Vatican seems to link scandal, gay priests

No proven connection between homosexuality, child abuse, experts say

March 23, 2002|By John Rivera | John Rivera,SUN STAFF

For decades, the Roman Catholic Church has quietly tolerated closeted gay priests.

But recent comments by Vatican officials indicate that they connect the scandal over sexual abuse of minors with a high number of homosexual priests because the victims are overwhelmingly male and adolescent.

Experts say there is no proven connection between homosexuality and child abuse, and gay priests and lay Catholics worry that they are being targeted as scapegoats. Some fear a Vatican ban on admitting gay candidates to seminaries.

"It's a way of finding someone to blame for the current crisis," said Francis DeBernardo, executive director of Mount Rainier-based New Ways Ministry, which promotes greater understanding of Catholic gays and lesbians.

"Beside being wrong, I think that's very shortsighted," he said. "It ignores the cause of the problem, which is church leaders' inability to discuss sexuality honestly and openly and to develop programs for seminarians and priests to integrate their sexuality fully in their lives under the vow and the discipline of celibacy."

The most recent indications that the Vatican is linking the sexual abuse scandal and homosexual priests came earlier this month in comments made by Pope John Paul II's chief spokesman to The New York Times, in which he questioned whether the ordination of a gay man was valid.

"People with these inclinations just cannot be ordained," said the spokesman, Dr. Joaquin Navarro-Valls. "That does not imply a final judgment on people with homosexuality. But you cannot be in this field."

Last year, Archbishop Tarcisio Bertone, the second highest official in the Vatican's office on doctrine, said he did not think homosexuals should be admitted to seminaries. The Catholic News Service has reported that the Vatican completed a study last year of homosexual candidates to the priesthood and may issue seminary guidelines on the issue.

Church teaching holds that a homosexual orientation is not in itself sinful, but homosexual activity is banned. But a 1961 document, which has never been overruled, stated that "those affected by the perverse inclination to homosexuality or pederasty should be excluded from religious vows and ordination."

Still, that Vatican policy has been overlooked in many dioceses and religious orders, who ordain gay men with the understanding they will remain celibate.

It is difficult to determine exactly how many priests are gay, but informed observers say that the number is as high as 50 percent, much higher than the estimated 5 percent to 10 percent of the general population that is gay.

The church's teaching on homosexuality makes the priesthood an attractive option for a spiritually oriented gay man, said the Rev. Donald B. Cozzens, a former seminary rector.

"The church tells gay people, `You are God's beloved men and women, but you are called to a celibate life; there can be no sexual expression,'" he said in an interview. "It seems to make sense then if a Catholic, homosexually oriented individual reasons, `Gee, I need to be celibate. Why not be celibate with the supports and rewards that come with religious life and the priesthood?'"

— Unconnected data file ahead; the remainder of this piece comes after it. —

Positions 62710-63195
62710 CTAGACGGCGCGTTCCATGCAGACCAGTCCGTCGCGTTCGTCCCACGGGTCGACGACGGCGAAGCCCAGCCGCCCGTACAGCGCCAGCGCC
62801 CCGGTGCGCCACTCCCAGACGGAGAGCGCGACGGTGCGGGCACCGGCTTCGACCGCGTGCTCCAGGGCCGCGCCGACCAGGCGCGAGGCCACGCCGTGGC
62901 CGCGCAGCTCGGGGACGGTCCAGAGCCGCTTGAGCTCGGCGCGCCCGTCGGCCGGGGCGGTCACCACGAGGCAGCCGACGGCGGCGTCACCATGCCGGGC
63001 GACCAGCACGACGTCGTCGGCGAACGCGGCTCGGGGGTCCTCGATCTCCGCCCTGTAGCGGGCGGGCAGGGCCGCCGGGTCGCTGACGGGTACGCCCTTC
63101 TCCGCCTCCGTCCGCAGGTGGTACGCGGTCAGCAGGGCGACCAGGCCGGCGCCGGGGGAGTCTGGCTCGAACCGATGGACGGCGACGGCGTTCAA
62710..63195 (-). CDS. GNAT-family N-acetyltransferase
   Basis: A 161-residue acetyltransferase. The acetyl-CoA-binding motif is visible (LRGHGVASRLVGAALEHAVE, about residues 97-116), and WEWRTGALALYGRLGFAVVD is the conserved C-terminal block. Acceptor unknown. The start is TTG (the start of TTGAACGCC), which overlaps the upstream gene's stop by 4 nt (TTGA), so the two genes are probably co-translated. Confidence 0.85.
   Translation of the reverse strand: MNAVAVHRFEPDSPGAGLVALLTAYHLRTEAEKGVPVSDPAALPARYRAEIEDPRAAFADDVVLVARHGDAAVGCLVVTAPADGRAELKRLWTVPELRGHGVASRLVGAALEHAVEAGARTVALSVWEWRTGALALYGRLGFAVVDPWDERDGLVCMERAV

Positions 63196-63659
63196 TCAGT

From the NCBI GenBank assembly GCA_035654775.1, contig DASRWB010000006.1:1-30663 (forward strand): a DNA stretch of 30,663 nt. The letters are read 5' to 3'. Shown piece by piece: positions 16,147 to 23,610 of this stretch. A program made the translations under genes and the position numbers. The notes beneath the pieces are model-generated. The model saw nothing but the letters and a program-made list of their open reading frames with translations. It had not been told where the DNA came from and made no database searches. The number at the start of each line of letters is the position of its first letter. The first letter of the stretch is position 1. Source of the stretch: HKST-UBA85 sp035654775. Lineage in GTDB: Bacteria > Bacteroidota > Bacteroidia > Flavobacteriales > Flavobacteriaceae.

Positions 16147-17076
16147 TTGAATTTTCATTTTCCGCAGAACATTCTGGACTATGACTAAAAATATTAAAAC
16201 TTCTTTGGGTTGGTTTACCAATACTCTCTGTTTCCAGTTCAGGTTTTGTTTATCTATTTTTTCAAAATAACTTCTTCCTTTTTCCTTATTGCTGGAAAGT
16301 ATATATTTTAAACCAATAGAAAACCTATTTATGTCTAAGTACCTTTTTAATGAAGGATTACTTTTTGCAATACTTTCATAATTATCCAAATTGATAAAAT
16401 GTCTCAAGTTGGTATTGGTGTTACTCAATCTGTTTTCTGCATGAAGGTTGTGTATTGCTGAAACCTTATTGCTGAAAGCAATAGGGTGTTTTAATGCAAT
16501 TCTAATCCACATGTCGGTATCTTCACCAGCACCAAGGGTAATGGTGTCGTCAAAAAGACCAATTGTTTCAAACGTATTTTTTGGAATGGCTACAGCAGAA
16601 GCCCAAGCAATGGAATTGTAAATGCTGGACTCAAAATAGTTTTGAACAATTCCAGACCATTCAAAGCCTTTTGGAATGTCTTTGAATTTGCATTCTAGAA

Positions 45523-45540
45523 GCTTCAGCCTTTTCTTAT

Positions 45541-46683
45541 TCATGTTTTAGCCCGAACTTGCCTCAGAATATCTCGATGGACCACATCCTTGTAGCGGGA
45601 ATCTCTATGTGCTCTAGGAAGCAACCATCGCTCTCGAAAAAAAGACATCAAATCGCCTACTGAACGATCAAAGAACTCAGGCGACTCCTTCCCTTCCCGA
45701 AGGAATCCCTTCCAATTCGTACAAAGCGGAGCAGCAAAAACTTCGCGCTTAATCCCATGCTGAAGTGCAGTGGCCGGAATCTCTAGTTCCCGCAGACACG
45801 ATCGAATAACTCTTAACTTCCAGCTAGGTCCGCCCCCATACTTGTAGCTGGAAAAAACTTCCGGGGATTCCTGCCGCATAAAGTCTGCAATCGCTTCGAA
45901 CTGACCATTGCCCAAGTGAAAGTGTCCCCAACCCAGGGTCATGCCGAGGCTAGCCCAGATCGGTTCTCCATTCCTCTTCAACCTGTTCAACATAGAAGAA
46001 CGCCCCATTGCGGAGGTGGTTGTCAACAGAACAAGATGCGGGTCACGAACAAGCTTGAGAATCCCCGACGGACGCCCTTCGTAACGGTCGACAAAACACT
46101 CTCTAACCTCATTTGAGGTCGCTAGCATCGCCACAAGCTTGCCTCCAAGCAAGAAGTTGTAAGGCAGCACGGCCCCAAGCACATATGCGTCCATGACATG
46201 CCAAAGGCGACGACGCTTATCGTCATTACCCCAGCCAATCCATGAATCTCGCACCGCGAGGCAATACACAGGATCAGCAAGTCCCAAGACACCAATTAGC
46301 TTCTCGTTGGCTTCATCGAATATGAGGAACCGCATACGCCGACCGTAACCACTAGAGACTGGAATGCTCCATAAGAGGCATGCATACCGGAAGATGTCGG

The Rev. John J. McNeill, who was forced to leave the Jesuit order in 1987 because he persisted in his ministry to gays and lesbians, said, "There is and always has been a very strong attraction to spiritual values and to counseling among gay men.

"I think it's because gay men are in touch with the feminine side of themselves. Therefore, they're very compassionate, very willing to reach out to others," said McNeill, a gay priest and psychologist who announced his orientation in a 1976 book. "Some of the best priests I've ever run into are gay priests."

Because most victims of molestation by priests have been adolescent boys, experts note that the accused clerics are not technically pedophiles; pedophilia is a psychological disorder involving obsessive sexual attraction to prepubescent children. Therapists disagree about the ability to successfully rehabilitate pedophiles.

But psychologists and psychiatrists who study sexuality and religious life say there is no evidence of a link between this attraction to adolescents, which is referred to as ephebophilia or hebophilia, and homosexuality.

Eugene Kennedy, a former priest and psychologist, said clergy who abuse minors are psychosexually immature people who have not learned how to have intimate relationships with either sex.

"They are not developed enough emotionally to be either heterosexual or homosexual. They're asexual," said Kennedy.

They seek out same-sex partners because they are fixated at a "friend" stage, and like boys, they seek out the company of other boys. Other therapists theorize that more victims are male because priests tend to be around boys more.

But just because it isn't pedophilia does not excuse the behavior. "It may not be that `pathological,' but it's not legal and it's a misuse of power," said A.W. Richard Sipe, a psychologist and sex abuse expert.

Catholics who oppose the messages coming out the Vatican say that if the church wants to rid itself of gay clerics, it will lose a lot of talented ministers, including some bishops and cardinals. As it is, the scandal and the Vatican's comments are creating a climate of fear and sadness among gay priests and seminarians.

"They know it's not safe to come out," said Marianne Duddy, executive director of Dignity USA, a nationwide gay Catholic organization with a membership of more than 3,000. "Many have chosen to hide so that they can go about their ministerial work.

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